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bitRAKE



Joined: 21 Jul 2003
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bitRAKE

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Post 25 Dec 2008, 03:59
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vid
Verbosity in development


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vid
cute Smile
Post 25 Dec 2008, 13:51
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Borsuc



Joined: 29 Dec 2005
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Borsuc
I think even Brute-Force is faster than this Razz
Post 25 Dec 2008, 14:54
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vid
Verbosity in development


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vid
Why do you think so?

AFAIK bruteforce tries all possibilities, while evolution tries possibilities closely derived from subset that perform task best. Thus, evolution is much more likely to eliminate completely bad possibilities, which still must be tested by brute force.
Post 25 Dec 2008, 15:50
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edfed



Joined: 20 Feb 2006
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edfed
interresting.
i guess what is the approach to code something like that.
Post 25 Dec 2008, 16:38
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Borsuc



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Borsuc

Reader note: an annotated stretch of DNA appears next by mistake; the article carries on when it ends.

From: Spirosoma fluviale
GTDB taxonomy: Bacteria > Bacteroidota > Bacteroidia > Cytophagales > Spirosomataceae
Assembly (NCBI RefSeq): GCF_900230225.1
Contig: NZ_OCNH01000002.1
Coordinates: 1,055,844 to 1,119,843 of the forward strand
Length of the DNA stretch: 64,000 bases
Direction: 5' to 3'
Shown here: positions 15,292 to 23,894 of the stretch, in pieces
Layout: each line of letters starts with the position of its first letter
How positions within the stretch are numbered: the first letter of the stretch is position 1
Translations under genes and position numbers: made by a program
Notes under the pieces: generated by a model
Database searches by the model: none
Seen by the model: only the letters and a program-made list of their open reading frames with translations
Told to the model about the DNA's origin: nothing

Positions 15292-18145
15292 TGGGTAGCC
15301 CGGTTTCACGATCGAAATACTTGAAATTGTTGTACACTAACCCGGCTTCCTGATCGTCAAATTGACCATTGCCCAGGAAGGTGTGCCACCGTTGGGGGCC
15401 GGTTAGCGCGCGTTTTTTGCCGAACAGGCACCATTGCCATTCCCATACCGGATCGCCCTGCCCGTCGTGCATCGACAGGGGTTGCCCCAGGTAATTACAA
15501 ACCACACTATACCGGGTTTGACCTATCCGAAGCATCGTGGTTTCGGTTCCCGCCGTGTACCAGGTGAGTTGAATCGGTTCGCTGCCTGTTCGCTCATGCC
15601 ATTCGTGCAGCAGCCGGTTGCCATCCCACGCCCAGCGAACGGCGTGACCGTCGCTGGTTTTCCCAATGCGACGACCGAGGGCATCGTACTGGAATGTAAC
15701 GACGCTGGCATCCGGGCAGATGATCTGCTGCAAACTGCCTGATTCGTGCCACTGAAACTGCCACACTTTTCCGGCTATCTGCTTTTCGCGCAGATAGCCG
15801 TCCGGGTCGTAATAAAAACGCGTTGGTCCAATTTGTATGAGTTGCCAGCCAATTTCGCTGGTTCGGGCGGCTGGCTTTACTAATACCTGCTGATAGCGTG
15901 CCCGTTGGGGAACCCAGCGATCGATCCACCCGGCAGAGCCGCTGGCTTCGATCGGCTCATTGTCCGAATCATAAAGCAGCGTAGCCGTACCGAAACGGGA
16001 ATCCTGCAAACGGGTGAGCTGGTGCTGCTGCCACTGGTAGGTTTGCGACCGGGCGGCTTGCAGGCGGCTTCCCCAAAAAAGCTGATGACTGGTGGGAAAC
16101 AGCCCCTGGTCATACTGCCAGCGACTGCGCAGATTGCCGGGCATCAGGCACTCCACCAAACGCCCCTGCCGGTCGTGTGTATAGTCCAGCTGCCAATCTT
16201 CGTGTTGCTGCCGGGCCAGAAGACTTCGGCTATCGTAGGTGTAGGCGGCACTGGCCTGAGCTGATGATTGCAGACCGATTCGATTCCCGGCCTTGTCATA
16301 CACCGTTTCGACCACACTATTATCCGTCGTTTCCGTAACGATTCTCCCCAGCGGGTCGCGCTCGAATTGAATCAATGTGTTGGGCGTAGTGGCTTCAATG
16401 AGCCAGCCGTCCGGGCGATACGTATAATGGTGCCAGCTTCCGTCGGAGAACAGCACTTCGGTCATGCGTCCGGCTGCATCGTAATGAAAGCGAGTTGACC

Of course I'm not talking about mindless brute force, but about some form of "backtracing". I've seen the car doing "great" and then "evolving" and doing poorly... or maybe devolving. This doesn't happen in backtracing, it never 'devolves' Wink

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Post 25 Dec 2008, 16:39
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bitRAKE



Joined: 21 Jul 2003
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bitRAKE
'devolving' is important to escape local minima.

Some have evolved to getting past the second hill after the double drop. Most seem springy to regain energy from a drop. Unfortunately, the graph is relative and can't be compared across separate executions.

Initial success (or lack of) seems to have a huge impact. For example, the quad finally changed to triangles, but reverts back to quads. Yet none of the triangle starters are trying quads it seems. {edit} Recently, had two successful quads in the first generation (how lucky?), and all following generations have been quads -- will be interesting to see how far it gets.